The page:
A few not-so-shocking giveaways about this week’s new movie releases, including Justice League and Frank Serpico
Matthew Lickona 6 p.m., Nov. 17
So they’re remaking the Crow.
What, terrible sequels with the likes of David “Bones” Borneanaz, Iggy “Grampa” Pop, and Tara “Tipsy” Reid aren’t enough torture inflicted upon the cursed soul of the late Eric Draven?
Is this really what actor Brandon Lee literally gave his life for while filming the 1994 original? Woudn’t Jim O’Barr’s prototypal comic book Draven literally jump from grave in anguish over the jaw-droppingly bad 1998 TV show recreating his character as a crime-solving cop’s buddy (I sh-t thee not!)
It’s still up in the air as to whether director Juan Carlos Fresnadillo (28 Weeks Later) will cast Marky Mark Wahlberg as Draven, as has been reported, or whether the script will focus on the Draven character or some other tragic deathbird dude.
Just today, I saw commercials for the remake of Straw Dogs (really?! Dustin Hoffman and Susan George aren’t good anough any more?) and Don’t Be Afraid of the Dark. (I’m actually curious about the latter, as it’s written AND directed by Guillermo del Toro, whose Pan’s Lanyrinth and Devil’s Backbone are among my favorite movies)
To my mind, only four remakes come to mind that may be as good as, or even better than, the originals.
Dawn of the Dead (2004 VS 1978)
I LOVED the original Dawn of the Dead back in the day, especially the version with the wonky music by Goblin (who D.o.t.Dead collaborator Dario Argenta used to their best psychedelic spookshow effect in Suspiria). It played every few weeks at our local drive-in for well over a year.
The original was one of the first "funny/scary" movies, as pioneered with flicks like American Werewolf in London. But the "funny" in D.o.t.Dead didn't hold up when I rewatched the original years later.
The remake, on the other hand, goes from TERRIFYING (the first 10 minutes especially, with the supersonic zombies that can outrun cars), to screamingly hilarious (the survivors in an elevator commenting on the muzak just before the doors open to their next zombie battle).
The old version had such lumbering, unscary zombies (including a nun and a Hare Krishna), while the remake has really scary dead folk walking. The redo even cameos by cast members from the original, a dicey maneuver that usually only serves to remind one of how poorly the classic is being treated in the clunker (think Lost in Space, Hitchhiker’s Guide to the Universe, Tim Burton’s Planet of the Apes, etc)
Hairspray ( 2007 VS 1988)
In the 1988 original, plump and lovable teen dancer Tracy Turnblad wants to be a regular on the Corny Collins Dance Show. Along the way, she discovers that negros can dance pretty well too, and that people shouldn’t be so mean to negros, prompting her to take on social causes like integration, at least of the TV dance floor.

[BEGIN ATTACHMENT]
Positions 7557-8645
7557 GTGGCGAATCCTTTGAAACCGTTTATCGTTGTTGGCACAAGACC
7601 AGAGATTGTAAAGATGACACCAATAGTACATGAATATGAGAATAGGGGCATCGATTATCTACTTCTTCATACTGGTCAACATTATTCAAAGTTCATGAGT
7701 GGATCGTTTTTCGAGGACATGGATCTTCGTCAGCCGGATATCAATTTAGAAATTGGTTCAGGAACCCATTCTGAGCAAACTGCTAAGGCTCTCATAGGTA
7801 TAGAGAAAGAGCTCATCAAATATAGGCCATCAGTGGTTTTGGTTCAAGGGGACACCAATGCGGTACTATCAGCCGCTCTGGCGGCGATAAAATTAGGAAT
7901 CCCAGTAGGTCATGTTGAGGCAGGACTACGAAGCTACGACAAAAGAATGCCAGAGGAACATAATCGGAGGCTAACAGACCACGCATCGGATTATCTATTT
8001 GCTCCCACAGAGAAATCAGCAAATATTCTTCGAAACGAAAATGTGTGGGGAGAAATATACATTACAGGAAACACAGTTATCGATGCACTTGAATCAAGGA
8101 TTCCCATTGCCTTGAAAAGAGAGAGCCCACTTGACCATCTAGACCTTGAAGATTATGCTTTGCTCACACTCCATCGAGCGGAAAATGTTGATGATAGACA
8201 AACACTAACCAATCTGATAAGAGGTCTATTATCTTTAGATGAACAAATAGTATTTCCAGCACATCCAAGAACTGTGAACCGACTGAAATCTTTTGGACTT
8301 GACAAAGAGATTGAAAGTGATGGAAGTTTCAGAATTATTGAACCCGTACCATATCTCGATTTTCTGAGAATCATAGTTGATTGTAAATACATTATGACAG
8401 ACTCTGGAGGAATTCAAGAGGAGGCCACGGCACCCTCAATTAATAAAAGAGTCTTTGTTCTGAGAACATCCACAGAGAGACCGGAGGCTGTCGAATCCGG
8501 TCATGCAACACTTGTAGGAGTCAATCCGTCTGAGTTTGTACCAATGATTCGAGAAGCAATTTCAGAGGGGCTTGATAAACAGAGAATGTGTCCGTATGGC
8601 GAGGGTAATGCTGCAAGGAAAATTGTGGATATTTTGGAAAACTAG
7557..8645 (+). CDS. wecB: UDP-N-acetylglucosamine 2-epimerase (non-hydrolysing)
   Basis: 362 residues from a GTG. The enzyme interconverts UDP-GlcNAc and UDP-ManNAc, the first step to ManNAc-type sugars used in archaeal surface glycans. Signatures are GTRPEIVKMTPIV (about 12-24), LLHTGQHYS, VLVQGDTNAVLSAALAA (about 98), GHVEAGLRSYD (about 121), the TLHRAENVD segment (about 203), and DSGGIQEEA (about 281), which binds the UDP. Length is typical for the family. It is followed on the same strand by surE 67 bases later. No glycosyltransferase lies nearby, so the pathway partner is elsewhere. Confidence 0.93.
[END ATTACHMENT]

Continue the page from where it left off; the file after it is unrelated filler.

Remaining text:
Tracy's nemesis is the uptight former dance queen of the program, Amber VonTussle, whose parents taught her that she should never mix her whites with coloreds. Both dancers aspire to be crowned Miss Auto Show 1963.
The stunt casting here gets downright distracting: Sonny Bono, Pia Zadora, Debbie Harry, Jerry Stiller, sheez, it was like a reunion of every person ever to appear on Battle of the Network Stars.
I was scared to see gigantic man-broad Divine turn up as Tracy's masculine mommy, tho he didn't send me running from the room like the first time I saw bits of Pink Flamingos. In fact, I became curious enough to check out more of his stuff, including an episode of the TV anthology Tales From the Darkside that indicates Waters may have been misusing the actor all along, perhaps making him famous as a freak but ignoring (or at least diluting) his actual performer potential.
The Waters movie was adapted as a Broadway musical, and the newer film was based on that, tho there are nods to the original movie (Rikki Lake even turns up near the end). John Travolta took on the Divine role, and it may be my favorite Travolta performance ever; he even does some singing and dancing in the female fat suit!
I understand the music in the movie version was different than the Broadway show, with some songs cut and new ones added. But, having just watched the original, I was quite surprised at how much I liked the remake. Waters himself was involved a bit (tho I think it's the only movie he's worked on outside Baltimore).
I'm still humming some of the tunes, and I can't wait to drop film quotes into casual conversations like "I wish EVERY day was Negro Day!"
Next time: Invasion of the Body Snatchers (1978 VS 1956) and The Thing (1982 VS 1951 The Thing From Another World)
"Field Of Screens" -- Cover story 7-6-06: Complete theater-by-theater history of San Diego drive-ins thru the years, including interviews with operators and attendees, dozens of rare and unpublished photos, vintage local theater ads, and more. http://www.sandiegoreader.com/weblogs...
"Before It Was The Gaslamp: Balboa's Last Stand" -- Cover story 6-21-07: In the late 70s/early 80s, I worked at downtown San Diego's grindhouse all-night movie theaters. This detailed feature recalls those dayz, the death of the Balboa Theatre, etc., including interviews with operators, vintage local movie ads, and more. http://www.sandiegoreader.com/weblogs...
"Pussycat Theaters: When 'Cathouses Ruled California" -- for the first time, the inside story of the west coast Pussycat Theater chain of adult moviehouses, which peaked in the '70s but later died out. Company head Vince Miranda owned and lived part time at the Hotel San Diego, operating several other local theaters downtown and in Oceanside, Escondido, etc. Told by those who actually ran the theaters, with a complete theater-by-theater encyclopedia covering every Pussycat that ever screened in CA -- http://www.sandiegoreader.com/weblogs...